ADHD in College

College Application Guide for Neurodivergent Students

The college application process can seem overwhelming but breaking tasks into smaller steps using tracking tools and deadlines will minimize the stress of college admissions.

A teen with ADHD does schoolwork after finding out "why"

You’ve narrowed down your list of colleges, and now it’s time to tackle those applications. If your neurodivergent brain is dreading the arduous, multi-step process, this plan and system for tracking your tasks will help you get started with less stress.

1. Use Tracking Tools

Create a system to track college application deadlines. If you’re a paper person, try a big wall calendar, whiteboard, or use a weekly/monthly planner. If you prefer digital apps, use an e-calendar that’s accessible from different devices, like Microsoft Outlook or Google. Also consider using sticky notes, phone alerts, spreadsheets — whatever system works for you.

Check each school’s website for application deadlines. In your task tracker, build in cushions by scheduling each task’s deadline one week before it’s truly due. More than 1,000 colleges use the Common App program, wherein you apply to many schools with one application. Other schools use proprietary applications and requirements. Check the “Admissions” link on each college website to confirm its methods and dates. Ask someone you trust to double-check the deadlines in your tracker to ensure accuracy.

[Free Download: Securing ADHD Accommodations in College]

2. Give Thought to Essays

Determine how many essays you need to write and the topics allowed for each. Enter due dates in your tracker for each essay’s outline, first draft, second draft, review by a trusted adult, revisions, and final draft. Use graphic organizers, mind maps, or templates to organize your thoughts. Body doubling with a friend can increase motivation and accountability while you work.

3. Schedule Admission Exams

Many colleges are now “test optional,” but standardized admission exams are still required at other institutions. Don’t discount these exams since colleges may use SAT or ACT scores to award merit or other scholarships. Schedule and take any required exams as soon as possible in case you want to retest later. If you need testing accommodations, request them.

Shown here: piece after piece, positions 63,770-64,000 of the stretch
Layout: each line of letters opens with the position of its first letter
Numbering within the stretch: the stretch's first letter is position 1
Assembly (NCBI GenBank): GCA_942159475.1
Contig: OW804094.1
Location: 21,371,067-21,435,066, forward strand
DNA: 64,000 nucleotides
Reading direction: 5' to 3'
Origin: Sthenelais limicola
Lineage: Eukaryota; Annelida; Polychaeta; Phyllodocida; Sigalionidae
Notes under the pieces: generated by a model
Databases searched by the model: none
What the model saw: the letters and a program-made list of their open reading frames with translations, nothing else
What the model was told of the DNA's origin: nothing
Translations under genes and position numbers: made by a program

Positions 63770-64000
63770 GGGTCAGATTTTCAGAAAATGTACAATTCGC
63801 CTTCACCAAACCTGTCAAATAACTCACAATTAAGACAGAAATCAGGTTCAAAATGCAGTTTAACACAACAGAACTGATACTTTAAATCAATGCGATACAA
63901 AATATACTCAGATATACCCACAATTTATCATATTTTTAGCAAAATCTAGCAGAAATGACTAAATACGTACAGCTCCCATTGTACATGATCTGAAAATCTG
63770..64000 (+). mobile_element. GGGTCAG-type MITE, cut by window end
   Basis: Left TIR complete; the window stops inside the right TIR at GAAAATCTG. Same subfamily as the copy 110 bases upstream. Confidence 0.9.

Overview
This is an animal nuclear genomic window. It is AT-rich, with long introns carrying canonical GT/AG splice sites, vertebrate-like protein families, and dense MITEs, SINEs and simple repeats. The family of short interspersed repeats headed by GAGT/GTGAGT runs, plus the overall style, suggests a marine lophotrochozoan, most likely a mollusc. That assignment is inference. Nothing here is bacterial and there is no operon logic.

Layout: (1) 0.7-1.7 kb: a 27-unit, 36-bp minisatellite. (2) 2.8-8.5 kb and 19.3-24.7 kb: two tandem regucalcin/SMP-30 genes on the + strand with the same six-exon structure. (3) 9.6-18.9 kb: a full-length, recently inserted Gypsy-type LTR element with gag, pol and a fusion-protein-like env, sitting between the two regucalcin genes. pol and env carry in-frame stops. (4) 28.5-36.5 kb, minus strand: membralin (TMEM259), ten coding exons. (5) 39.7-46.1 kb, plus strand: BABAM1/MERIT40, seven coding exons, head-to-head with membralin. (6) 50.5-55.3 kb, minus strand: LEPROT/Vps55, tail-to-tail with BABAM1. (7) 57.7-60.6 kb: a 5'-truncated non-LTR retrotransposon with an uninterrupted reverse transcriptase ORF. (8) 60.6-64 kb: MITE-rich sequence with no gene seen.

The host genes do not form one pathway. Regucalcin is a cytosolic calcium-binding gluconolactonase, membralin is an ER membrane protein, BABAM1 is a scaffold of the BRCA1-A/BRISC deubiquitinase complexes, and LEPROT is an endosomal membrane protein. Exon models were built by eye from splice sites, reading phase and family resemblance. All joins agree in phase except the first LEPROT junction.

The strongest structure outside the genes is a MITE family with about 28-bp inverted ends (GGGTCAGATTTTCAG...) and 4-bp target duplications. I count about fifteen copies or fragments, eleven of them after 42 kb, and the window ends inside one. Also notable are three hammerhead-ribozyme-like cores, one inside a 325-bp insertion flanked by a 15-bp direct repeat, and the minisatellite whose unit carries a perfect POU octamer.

4. Request Recommendations

Decide which teachers, counselors, or other mentors you’ll ask to write letters of recommendation and provide them with early due dates when you make the requests. Offer suggestions to make it easier for them to write about you (e.g., list your clubs, activities, sports, internships, jobs, and volunteer work) Check-in if needed before the due date. Send thank-you notes when the recommendation letters have been completed.

5. Gather Transcripts

Ask your guidance counselor how to request transcripts and complete the college admissions process.

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6. Search for Scholarships

Research scholarships that are available from your school as well as from local and national organizations. Track requirements and deadlines and apply for applicable ones.

7. Consider Financial Aid

Check federal and state FAFSA deadlines ( and track them. Gather financial records and complete the forms.

The application process can seem overwhelming but breaking big tasks into smaller steps can help. Review tasks weekly, track your progress, ask for help when needed, and celebrate each task you complete!

College Applications: Next Steps

Elizabeth C. McCarron, M.Ed., ACC, is a certified ADHD life coach.

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